This is it.  It’s here.  Today marks the winter solstice, the longest night.  Those who campaign to keep Christ in Christmas prefer not to acknowledge that the date of said holiday was an attempt to displace Sol Invictus, the Roman (therefore pagan) celebration of the invincible sun.  The Romans, like other ancient peoples, celebrated the return of light, albeit slowly, from darkness.  While teaching at Nashotah House a colleague mentioned being “almost pagan” in the eagerness for the return of light.  You can strike the “almost.”  Deep down we all look for signs of hope in dark times, whether Christian, Muslim, or Hindu.  “The people who walked in darkness,” Isaiah rejoiced, have seen light.  Sometimes light comes from an unexpected quarter.

There are two high circulation Christian magazines: Christianity Today and The Christian Century.  The latter is more progressive and was launched as an answer to the former.  One of the founders of Christianity Today was Billy Graham and its readership is largely evangelical.  Just yesterday Christianity Today ran an editorial stating the opinion that Trump should be removed from office.  If I were a card-carrying member of the Republican Church, I’d be trembling.  Long touted as “Trump’s base” evangelical Christians have found themselves besieged by the flagrant and constant contradictions their party has thrown them.  Fear of divorce was enough to keep at least one woman I know in an abusive relationship for years.  Now a thrice-married, philandering man who pays hush money to keep his affairs secret is upheld as the new Messiah.  Many of us who grew up evangelical were certain that their old tribe simply wouldn’t cotton onto a straw man.  But  cotton they did.  They’ve become the very lint in his miserly pockets.

Those encrusted with hardcore hatred, of course, will not be swayed.  They’ve found a poster boy who says it’s okay to claim white male supremacy.  They can pick their political issues (usually having to do with protecting the unborn or the right to shoot those already born) and they can be certain that this protean protestant will have their posteriors.  Their leadership, however, has begun to show itself clearsighted.  Christianity Today is no friend of liberal Christianity.  The editorial makes it clear that Democrats had it in for Trump from the beginning.  There is, however, absolutely clear evidence of his crimes.  Even as southern senators state outright that they have no interest in seeing a fair trial, their base is speaking up.  Tonight is the longest night of the year.  Tomorrow it will be a little bit lighter than today.  At this time of year we fervently hope that the light will continue to grow.

Steel and Snow

I sometimes feels I need to pause before launching back into my usual reflections.  Commercialism tells me the holiday season is here (I noticed while watching Macy’s Thanksgiving Day Parade that the real highlight is Santa and the official start of Christmas).  Please don’t misunderstand—I love the holiday season and look forward to it every year.  It’s not that I want to get things or spend lots of money.  For me the holidays are about rest and respite from the constant stream of work that never really gets done.  I need to retreat once in a while.  Ensconce myself in a quiet room and not have to worry about the next crisis facing me as an editor or the publishing industry as a whole.  I do love the holidays, but I often wonder about how we’ve let their symbols become the main point.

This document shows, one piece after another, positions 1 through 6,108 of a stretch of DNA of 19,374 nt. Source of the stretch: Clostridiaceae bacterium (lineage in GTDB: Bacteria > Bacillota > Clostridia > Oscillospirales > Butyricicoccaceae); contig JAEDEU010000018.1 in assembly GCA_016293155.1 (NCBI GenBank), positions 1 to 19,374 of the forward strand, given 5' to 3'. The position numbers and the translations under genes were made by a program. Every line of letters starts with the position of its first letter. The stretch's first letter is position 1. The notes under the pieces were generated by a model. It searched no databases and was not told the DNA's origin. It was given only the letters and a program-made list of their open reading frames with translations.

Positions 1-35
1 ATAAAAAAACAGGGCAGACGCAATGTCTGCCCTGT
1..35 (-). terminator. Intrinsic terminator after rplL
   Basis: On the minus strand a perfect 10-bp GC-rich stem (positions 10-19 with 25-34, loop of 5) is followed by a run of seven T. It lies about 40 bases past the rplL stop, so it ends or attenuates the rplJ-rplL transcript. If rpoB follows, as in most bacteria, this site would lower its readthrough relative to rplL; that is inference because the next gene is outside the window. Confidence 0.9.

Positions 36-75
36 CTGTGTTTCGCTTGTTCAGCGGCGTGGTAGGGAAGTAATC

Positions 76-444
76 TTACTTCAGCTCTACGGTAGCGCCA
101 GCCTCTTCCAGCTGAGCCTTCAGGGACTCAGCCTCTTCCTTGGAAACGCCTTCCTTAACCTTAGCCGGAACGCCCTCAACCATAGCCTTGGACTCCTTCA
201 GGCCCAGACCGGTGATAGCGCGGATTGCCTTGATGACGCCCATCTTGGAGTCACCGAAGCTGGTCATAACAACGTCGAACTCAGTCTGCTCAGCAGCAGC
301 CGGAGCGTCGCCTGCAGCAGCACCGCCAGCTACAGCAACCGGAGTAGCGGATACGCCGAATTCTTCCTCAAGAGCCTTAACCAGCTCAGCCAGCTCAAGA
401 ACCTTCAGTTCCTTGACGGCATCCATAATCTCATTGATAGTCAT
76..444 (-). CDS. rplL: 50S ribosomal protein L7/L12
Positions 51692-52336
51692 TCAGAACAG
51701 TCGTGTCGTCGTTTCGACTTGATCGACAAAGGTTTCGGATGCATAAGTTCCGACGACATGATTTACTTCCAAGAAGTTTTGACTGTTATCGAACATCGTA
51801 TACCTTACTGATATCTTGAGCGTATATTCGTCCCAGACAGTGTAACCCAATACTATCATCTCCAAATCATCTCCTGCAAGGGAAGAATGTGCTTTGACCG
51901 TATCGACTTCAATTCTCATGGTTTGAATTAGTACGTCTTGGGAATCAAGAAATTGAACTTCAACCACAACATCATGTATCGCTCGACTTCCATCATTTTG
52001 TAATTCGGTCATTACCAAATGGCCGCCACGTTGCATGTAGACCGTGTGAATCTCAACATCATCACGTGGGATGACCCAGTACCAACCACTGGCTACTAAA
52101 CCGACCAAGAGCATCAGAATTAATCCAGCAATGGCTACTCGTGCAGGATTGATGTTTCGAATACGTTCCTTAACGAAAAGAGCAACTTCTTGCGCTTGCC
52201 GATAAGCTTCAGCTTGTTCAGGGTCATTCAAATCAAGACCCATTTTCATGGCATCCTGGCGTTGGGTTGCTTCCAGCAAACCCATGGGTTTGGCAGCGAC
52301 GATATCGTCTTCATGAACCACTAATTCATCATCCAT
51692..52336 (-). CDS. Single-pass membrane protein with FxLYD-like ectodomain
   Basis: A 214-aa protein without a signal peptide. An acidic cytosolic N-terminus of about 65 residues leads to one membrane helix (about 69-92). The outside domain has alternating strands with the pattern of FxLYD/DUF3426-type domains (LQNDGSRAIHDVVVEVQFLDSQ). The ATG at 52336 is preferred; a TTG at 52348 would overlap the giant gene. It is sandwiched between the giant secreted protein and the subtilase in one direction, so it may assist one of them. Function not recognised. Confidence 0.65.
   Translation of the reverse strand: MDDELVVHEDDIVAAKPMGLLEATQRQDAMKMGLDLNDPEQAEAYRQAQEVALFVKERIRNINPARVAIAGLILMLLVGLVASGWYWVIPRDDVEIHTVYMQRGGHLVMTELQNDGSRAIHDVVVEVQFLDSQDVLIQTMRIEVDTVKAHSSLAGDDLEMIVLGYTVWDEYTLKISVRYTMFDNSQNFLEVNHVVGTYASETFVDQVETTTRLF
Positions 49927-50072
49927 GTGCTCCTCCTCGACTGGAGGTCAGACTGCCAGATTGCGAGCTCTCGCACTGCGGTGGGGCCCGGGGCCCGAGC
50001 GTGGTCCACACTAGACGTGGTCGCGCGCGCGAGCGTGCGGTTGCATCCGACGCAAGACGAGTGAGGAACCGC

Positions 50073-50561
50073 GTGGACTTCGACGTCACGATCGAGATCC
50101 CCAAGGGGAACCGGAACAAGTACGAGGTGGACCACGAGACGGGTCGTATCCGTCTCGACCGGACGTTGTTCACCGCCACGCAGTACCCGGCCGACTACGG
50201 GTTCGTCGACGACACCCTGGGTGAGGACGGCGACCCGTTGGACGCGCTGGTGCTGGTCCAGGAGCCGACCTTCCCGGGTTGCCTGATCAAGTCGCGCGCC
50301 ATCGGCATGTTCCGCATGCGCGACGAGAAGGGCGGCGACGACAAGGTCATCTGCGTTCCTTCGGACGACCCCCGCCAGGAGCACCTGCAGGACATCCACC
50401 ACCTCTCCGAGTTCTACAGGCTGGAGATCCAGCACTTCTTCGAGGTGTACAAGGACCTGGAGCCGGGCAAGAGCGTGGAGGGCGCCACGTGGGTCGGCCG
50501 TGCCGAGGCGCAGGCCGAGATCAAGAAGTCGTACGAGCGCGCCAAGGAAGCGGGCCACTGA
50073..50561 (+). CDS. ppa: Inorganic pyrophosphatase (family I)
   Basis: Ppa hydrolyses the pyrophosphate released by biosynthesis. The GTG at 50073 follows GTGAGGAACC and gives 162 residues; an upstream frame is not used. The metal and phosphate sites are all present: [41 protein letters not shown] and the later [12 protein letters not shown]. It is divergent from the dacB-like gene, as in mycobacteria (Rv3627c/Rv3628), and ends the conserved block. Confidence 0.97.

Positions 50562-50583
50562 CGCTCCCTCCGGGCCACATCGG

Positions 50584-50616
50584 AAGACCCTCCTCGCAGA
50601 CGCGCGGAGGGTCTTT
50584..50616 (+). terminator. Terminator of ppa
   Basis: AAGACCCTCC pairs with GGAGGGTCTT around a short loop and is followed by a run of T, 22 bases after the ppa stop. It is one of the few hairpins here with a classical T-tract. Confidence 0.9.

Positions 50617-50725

Now that we live near “the Christmas City,” we attend the Christkindlmarkt in Bethlehem while family is home.  One of the more stark symbols of this festival is the juxtaposition of a Christmas tree against the now silent and rusting steel stacks of what used to be Bethlehem Steel.  The evergreen, of course, was a Teutonic symbol of life continuing in the midst of the shutdown of the growth season.  Nature hasn’t really died, although it may appear to have done so, but we feel that difficult times with short days and cold temperatures will now dominate our existence.  Our industrial efforts participate in this slowdown too.  What once identified one of Pennsylvania’s two steel cities has ceased an Bethlehem has had to adapt.  We see the change and wonder.  I grew up just north of Pittsburgh when it was a very large industrial city.  When I was in high school it was the 16th most populous city in the country.  Currently it’s 66th, with Charlotte, North Carolina holding its former place.  We adjust to changing seasons.

Christkindlmarkt is a lively place with four large tents dedicated to symbols of the season.  Christmas merchandise is a large part of it, of course.  Small business vendors, however, take advantage of the fact that crowds throng in.  Food, naturally, comes to hold a place of some significance as your blood sugar drops after spending a few hours on your feet.  Music is in the air and people don’t seem to mind the masses of others who all had the same idea.  I never purchase much at the event, but I enjoy being among those inspired by it.  Some of us are the rusty towers in the background, and others are the lively, decorated tree that stands before them.  The season has begun, and the symbols are open for interpretation.

Shortchanging Halloween